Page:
The book, simply called Autobiography, will be published by Penguin Classics on October 17 and will also be available as an ebook.
The singer said last month he had pulled the book after what he described as ''a last-minute content disagreement'' with Penguin.
The memoirs, which could lift the lid on his upbringing in Manchester and his relationship with former songwriting partner Johnny Marr, will be eagerly read by his devoted fans.
Morrissey, who is a prominent vegetarian, recently donated £10,000 to an anti-foie gras campaign after being paid the money by Channel 4, which had used one of his songs without permission in an advert for a Gordon Ramsay show.
He has consistently courted controversy throughout his career criticising fellow singers and including a track called Margaret On The Guillotine - in which he mused about the execution of Baroness Thatcher - on his solo debut album in 1988.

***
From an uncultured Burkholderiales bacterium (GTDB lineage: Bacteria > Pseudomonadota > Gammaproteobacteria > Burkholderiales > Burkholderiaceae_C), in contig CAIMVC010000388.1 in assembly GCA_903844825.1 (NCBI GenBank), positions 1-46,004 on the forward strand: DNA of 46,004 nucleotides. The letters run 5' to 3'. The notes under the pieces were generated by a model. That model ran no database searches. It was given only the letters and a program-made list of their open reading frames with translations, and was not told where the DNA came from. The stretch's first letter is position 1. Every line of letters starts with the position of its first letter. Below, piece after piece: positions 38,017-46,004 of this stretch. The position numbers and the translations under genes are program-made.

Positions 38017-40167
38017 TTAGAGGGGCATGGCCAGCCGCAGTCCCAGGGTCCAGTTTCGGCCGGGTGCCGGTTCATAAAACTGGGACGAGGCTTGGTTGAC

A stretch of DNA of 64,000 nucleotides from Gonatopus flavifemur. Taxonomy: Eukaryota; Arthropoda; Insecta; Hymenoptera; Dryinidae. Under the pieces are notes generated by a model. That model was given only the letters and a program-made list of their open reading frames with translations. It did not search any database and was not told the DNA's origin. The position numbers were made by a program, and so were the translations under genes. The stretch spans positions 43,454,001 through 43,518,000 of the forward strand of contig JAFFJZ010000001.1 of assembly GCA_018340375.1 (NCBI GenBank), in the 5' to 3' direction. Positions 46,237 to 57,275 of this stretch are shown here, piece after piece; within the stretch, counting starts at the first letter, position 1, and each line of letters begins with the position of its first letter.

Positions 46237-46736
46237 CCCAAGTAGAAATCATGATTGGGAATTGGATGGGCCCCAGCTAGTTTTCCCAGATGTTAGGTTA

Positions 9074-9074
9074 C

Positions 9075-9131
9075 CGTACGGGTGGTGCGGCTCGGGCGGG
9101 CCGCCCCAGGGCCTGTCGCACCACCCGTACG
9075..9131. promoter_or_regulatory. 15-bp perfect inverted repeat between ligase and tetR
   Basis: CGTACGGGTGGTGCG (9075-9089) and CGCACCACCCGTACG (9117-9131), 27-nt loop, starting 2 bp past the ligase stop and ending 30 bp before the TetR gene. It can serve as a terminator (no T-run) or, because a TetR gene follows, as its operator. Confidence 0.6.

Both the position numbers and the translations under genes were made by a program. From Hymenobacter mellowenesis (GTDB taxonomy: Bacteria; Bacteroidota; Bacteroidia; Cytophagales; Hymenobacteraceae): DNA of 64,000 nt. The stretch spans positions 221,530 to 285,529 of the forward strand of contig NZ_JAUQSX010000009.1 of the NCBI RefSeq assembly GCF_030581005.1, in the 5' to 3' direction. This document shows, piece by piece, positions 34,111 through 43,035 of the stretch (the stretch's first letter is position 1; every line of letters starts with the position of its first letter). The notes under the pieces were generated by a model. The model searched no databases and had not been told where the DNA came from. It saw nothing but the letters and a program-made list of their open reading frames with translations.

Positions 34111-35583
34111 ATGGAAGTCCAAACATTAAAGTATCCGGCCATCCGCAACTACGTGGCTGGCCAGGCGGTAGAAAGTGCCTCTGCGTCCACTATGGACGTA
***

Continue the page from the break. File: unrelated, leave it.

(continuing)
Last year, he waded into the row over the Falkland Islands telling the audience at an Argentinian gig that they ''belong to you''.
He published two books, one about US rockers The New York Dolls and another about the actor James Dean, before finding fame with The Smiths.
It is unusual for a newly published book to be part of the classics range which includes authors such as Oscar Wilde, Leo Tolstoy and Emily Bronte.
A Waterstones spokesman said: "He's a contrary, controversial character and his is arguably the most interesting untold story yet to emerge from the '80s generations of British music heroes. The announcement of the book's existence may have not have been as smooth as the publisher would have hoped, but ultimately fans just want to read it, and we expect Autobiography to be one of this Christmas's top sellers at Waterstones."